About this blog

This blog is all about fly fishing for native trout. On it I cover trip reports, fishing tactics, conservation, the latest news about native trout species and much more. This site provides a companion to my web page Nativetroutflyfishing.com.


Wednesday, September 30, 2015

Fall on the Kenai Peninsula

During late September my wife Alexis and I had the opportunity to tag along on a business trip my sister had to make to Homer on the Kenai Peninsula in Alaska. Given that my sister was going to be busy with a conference, Alexis and I were able to get in a bit of fishing here and there. The first spot that we fished was on our drive out to Homer on the Kenai River. My buddy Chris had lived in Anchorage for a year and as such helped to point us to a good side channel. As Sockeye Salmon were still spawning, matching the "egg hatch" would be the ticket. Alexis had never done this type of fishing so once we found a likely spot, I did a quick cast to demonstrate how to fish a bead under an indicator. My indicator only floated about 10' feet before it dunked under the water and I had a fish on! After a quick fight, I brought a beautiful Rainbow Trout to hand.

The Kenai River side channel

A first cast Alaskan Rainbow Trout

Spawned out Sockeye Salmon

Alexis' first cast Dolly Varden

Next it was Alexis' turn and a drift through the same spot resulted in a beautiful Dolly Varden on her first cast. From here the fishing did not slow much and our only challenge was the fading daylight. However, right before we had to head out I hooked into something big, which turned out to be a beautiful 20"+ Dolly.

Hooked into a fish

My big Dolly Varden

End of the line for a for spawned out Sockeye

That Dolly was the perfect way to end a quick evening fishing outing and to start our Alaskan adventure. The next day in Homer we decided to take a boat across the bay to do a hike to the Grewingk Glacier in Kachemak Bay State Park. It was a nice calm morning, with several whale sightings on the ride over. 

A calm morning on Kachemak Bay

Once we disembarked on the boat and started along the beach, there were several sea otters hanging out along the shore. The hike was nice and mellow, traveling through a coastal forest to the lake in front of the glacier.

Sea otters

Grewingk Glacier

Alaska never ceases to amaze me as a State Park there could easily qualify as a national park anywhere else in the country. After visiting the lake we hiked over a ridge, where we were greeted with an amazing view of the bay, before descending to the dock and taking the boat back to Homer.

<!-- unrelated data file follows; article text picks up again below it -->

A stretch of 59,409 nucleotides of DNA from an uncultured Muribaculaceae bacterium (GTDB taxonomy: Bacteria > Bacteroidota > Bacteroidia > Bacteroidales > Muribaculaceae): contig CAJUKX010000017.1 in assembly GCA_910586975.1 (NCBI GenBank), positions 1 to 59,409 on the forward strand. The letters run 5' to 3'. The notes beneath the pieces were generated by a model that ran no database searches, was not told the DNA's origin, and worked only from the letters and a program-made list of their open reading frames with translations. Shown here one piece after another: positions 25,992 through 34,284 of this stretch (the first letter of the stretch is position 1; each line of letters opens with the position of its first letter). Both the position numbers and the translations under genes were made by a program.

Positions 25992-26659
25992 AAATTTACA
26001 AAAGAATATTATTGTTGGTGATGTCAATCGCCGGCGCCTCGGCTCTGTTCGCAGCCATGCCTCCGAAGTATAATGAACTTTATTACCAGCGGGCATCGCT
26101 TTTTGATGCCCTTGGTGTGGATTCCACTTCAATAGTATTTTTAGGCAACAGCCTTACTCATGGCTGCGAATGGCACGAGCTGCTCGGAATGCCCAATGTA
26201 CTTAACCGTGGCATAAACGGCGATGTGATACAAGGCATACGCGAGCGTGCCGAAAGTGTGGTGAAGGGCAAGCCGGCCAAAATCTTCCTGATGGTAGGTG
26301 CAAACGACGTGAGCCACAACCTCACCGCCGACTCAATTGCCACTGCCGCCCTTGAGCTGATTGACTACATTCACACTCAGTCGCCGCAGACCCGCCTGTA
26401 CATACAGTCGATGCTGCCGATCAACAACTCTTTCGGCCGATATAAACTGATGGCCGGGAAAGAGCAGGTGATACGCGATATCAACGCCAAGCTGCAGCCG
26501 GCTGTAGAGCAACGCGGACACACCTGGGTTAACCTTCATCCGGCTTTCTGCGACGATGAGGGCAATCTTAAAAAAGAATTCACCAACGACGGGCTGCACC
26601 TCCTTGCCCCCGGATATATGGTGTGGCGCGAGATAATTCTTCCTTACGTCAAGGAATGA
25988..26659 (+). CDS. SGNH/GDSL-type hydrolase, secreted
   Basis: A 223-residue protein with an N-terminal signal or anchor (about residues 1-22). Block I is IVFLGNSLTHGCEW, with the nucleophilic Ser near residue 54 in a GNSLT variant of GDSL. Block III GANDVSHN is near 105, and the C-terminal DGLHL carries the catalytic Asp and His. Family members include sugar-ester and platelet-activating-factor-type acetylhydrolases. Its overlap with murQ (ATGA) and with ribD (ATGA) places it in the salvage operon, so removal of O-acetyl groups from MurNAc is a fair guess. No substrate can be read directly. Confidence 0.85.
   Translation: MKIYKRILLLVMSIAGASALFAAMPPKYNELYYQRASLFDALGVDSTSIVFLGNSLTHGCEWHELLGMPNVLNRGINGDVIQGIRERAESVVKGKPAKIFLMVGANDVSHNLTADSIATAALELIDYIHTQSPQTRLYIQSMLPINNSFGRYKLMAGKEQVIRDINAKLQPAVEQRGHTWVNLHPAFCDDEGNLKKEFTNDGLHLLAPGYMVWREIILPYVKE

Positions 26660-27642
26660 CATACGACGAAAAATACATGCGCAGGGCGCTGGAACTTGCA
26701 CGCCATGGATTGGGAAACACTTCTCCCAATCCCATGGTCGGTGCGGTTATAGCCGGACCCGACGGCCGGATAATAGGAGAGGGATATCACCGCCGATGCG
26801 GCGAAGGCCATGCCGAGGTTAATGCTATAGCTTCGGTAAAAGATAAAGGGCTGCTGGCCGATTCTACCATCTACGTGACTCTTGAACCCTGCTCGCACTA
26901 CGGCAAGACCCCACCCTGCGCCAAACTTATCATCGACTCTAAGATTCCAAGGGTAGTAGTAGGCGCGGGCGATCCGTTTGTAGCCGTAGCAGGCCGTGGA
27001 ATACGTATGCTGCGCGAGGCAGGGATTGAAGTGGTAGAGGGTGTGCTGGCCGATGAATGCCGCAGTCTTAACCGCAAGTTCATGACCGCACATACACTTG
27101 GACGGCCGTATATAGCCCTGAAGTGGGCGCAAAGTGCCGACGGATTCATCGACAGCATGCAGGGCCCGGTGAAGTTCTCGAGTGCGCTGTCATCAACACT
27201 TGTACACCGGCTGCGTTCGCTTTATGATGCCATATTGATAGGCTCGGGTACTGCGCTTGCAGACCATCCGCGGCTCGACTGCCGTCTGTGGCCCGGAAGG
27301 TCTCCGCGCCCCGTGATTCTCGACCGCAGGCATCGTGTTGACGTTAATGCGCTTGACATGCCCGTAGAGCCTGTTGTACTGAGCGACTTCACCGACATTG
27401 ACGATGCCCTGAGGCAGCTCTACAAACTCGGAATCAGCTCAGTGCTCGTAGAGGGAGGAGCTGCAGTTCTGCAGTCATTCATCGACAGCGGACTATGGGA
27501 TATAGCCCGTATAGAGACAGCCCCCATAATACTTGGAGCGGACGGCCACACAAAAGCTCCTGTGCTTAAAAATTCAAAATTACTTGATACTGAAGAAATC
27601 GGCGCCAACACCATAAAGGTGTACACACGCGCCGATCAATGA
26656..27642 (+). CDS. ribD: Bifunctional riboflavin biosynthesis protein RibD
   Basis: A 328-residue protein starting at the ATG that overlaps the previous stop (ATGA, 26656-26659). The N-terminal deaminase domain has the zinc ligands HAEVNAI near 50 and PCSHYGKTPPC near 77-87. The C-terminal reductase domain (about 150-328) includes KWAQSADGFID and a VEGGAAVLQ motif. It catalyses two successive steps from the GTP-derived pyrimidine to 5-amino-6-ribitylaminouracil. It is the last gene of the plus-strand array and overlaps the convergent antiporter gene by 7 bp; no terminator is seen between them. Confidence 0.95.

The bay from the ridge

The next day Alexis and my sister were spending sometime together, so I had a chance to make a solo outing to a nearby river, which has a run of Steelhead, as well as Dolly Varden. It was an absolutely flawless bluebird day and after our outing on the Kenai, I had high hopes for a good day on the water.

The river

The river was a classic freestone, with lots of great riffles and runs and within a few minutes I was hooked into a fish. By the fight, it definitely acted more like a char than trout, opting to stay deep and take a few runs, instead of showing any acrobatics. Upon landing it, my suspicions were confirmed and it was a beautify Dolly Varden, fresh in from the salt water.

A flawless Dolly Varden

Gotta love the pink spots

This proved to be one of those rare days, where the fishing exceeded my expectations. Every likely spot had several Dollies in it and the only problem was that if there were any Steelhead around I was never going to get past the Dollies to catch them. 

A Dolly starting to show its freshwater colors

I covered about a mile and a half of the river in a few hours time and while I never thought that this would happen by the end of the day I was tired of catching 16" to 18" fish, as pretty much every cast was resulting in a cookie cutter Dolly Varden. Given how great of a day on the water it had been I had no problem calling it quits on what had been an amazing trip.

A great day on the water and way to end the trip